A Night at the Opera: Il Trovatore

Metropolitan Opera - New York, NY, Il Trovatore
Metropolitan Opera – New York, NY, Il Trovatore
Crystal Chandeliers at the Metropolitan Opera
Crystal Chandeliers at the Metropolitan Opera

I haven’t been to a show since I moved to New York (just past three years), and when my friend invited me to go, I jumped at the opportunity. I can’t say I’ve been a fan of the opera, the only one I’m familiar with is Carmen, but in a sort of abstract way. Il Trovatore is an Italian opera by Giuseppe Verdi which premiered in Rome in 1853. The Friday I attended, September 25, 2015, was the opening night for this cast. The opera tells the story of two men, a Count and a gypsy who are in love with the Noblewoman, Lenora, after the end of the Spanish Civil War, but she only has a heart for the Gypsy, Manrico. The opera is a tragedy in four parts, beautifully put together and layered with deception and gut-wrenching emotion.

Metropolitan Opera House, New York, NY
Pre-show curtain – Metropolitan Opera House, New York, NY

I spent the first part of the opera listening to the cast and their magnificently projecting voices. It wasn’t until part two, that I realized subtitles were available from a screen in front of our seats! This way I was able to follow the story and still appreciate the music.

I always imagined opera attendees as very stiff and formal, though there were many people who only dressed in “business casual,” there were still those who dressed up in floor-length gowns and furs. The whole audience seemed to drip money and I felt very out of place. It was even a surprise that many people were enthusiastic about the performances. The actor who played Count Di Luna, Dmitri Hvorostovsky, was returning to the opera after recovering from cancer, so many of his fans were in the audience. The first time he appeared on stage, he was unable to begin his song because of the cheering and clapping from the crowd for his, obvious, triumphant return. I loved the energy.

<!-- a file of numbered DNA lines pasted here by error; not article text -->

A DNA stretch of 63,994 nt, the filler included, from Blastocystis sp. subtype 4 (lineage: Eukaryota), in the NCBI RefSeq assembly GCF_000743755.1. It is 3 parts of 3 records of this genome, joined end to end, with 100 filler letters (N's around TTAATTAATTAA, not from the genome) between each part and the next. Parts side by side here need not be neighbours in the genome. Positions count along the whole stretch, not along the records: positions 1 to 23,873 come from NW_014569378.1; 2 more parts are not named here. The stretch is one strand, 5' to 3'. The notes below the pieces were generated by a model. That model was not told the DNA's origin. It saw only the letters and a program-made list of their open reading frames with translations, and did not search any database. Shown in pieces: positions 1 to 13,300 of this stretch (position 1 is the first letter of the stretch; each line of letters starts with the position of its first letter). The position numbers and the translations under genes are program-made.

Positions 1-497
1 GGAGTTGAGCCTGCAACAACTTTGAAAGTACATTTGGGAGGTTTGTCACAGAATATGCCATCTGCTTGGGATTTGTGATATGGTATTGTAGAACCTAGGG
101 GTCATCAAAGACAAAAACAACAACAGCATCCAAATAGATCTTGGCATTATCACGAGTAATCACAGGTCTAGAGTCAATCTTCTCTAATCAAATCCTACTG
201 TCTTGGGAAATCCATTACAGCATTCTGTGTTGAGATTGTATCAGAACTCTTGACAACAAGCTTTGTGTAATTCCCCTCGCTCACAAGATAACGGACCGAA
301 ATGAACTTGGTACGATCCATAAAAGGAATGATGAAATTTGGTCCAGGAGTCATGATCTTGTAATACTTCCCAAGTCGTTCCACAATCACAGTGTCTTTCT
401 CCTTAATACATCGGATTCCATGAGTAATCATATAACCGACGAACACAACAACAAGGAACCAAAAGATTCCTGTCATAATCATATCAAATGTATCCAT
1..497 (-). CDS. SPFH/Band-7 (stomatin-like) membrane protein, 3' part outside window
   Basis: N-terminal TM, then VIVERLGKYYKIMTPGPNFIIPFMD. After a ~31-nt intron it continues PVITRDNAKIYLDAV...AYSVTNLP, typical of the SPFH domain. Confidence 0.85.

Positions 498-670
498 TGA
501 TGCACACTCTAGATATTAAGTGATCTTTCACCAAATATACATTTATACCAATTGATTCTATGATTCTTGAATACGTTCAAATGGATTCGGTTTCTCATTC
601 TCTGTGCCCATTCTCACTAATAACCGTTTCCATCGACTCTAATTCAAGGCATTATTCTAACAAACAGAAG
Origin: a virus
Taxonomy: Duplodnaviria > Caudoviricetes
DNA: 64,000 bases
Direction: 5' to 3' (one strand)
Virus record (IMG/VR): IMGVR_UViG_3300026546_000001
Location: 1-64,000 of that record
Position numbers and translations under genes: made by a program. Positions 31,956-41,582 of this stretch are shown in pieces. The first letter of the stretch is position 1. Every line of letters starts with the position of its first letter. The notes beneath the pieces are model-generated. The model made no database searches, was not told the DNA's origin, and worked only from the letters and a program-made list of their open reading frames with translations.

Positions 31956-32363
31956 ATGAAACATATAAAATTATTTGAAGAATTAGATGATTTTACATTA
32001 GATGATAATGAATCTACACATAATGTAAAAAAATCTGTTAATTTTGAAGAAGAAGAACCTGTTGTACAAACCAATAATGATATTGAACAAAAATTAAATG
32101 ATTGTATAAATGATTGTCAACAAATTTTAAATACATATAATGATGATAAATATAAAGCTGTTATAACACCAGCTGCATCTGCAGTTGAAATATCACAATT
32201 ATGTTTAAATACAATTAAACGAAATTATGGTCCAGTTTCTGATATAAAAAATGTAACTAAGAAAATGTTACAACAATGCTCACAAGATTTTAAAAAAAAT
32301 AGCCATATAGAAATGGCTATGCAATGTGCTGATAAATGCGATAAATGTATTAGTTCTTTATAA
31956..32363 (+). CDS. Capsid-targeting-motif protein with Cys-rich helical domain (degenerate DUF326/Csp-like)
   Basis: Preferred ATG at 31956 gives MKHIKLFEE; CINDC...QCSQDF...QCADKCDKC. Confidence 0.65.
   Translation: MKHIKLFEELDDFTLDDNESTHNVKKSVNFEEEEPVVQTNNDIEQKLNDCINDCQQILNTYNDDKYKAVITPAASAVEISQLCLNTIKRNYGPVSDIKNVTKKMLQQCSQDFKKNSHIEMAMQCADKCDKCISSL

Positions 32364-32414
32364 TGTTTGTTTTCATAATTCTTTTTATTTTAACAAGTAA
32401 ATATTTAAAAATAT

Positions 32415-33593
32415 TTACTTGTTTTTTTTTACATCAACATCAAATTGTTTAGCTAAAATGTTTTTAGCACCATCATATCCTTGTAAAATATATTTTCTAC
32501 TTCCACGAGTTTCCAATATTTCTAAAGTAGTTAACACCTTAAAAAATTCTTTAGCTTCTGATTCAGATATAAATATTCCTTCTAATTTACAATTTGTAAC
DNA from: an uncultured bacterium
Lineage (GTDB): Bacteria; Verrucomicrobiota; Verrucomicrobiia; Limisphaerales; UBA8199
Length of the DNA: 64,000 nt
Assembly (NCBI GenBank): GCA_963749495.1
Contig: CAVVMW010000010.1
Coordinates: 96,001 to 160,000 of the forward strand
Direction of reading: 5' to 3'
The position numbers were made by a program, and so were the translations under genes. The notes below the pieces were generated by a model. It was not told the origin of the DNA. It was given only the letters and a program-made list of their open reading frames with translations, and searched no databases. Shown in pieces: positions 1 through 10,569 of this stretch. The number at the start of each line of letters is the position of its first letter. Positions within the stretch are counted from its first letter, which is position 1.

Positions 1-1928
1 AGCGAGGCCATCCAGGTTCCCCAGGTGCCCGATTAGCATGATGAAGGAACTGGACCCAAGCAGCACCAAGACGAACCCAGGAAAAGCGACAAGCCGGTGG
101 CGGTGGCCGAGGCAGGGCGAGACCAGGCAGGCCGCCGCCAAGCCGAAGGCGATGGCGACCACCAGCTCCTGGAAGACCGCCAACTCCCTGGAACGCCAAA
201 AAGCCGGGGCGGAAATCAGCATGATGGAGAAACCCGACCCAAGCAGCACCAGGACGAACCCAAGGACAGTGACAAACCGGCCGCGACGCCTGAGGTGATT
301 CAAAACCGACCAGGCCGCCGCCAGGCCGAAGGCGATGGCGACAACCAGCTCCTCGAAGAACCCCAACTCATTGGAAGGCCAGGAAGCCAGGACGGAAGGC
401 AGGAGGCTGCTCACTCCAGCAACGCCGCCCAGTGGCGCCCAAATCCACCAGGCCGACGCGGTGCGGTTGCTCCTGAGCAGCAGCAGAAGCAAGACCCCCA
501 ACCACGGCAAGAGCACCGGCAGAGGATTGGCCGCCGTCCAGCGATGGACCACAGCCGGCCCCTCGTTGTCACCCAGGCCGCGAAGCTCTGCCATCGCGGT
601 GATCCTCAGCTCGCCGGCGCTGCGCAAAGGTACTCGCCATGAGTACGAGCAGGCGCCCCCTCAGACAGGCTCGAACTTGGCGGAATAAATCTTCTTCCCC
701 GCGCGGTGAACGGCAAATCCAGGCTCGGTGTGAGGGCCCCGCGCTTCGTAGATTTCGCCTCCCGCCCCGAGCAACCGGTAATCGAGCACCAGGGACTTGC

Another thing that impressed me about the opera, all the cast was singing in Italian, but most of the actors were not Italian (or English for that matter), and their native languages came from all over the world. The actor who played the tragic hero, Manrico, was from South Korea! Even after all these years where opera has fallen out of style in popular culture, it’s still able to bring together people from all over the world. My only criticism was the way the staff held the guests in the lobby before showtime. It was awkward and seemed out of place for an established opera house to create such a chaotic arrival.

I would be glad to go to the opera again. I always think it’s important to have new experiences in your life that make you learn and grow. (In a small way, this did).

Me (right) with my friend Tatiana before the show.
Me (right) with my friend Tatiana before the show. – Lincoln Center, New York, NY
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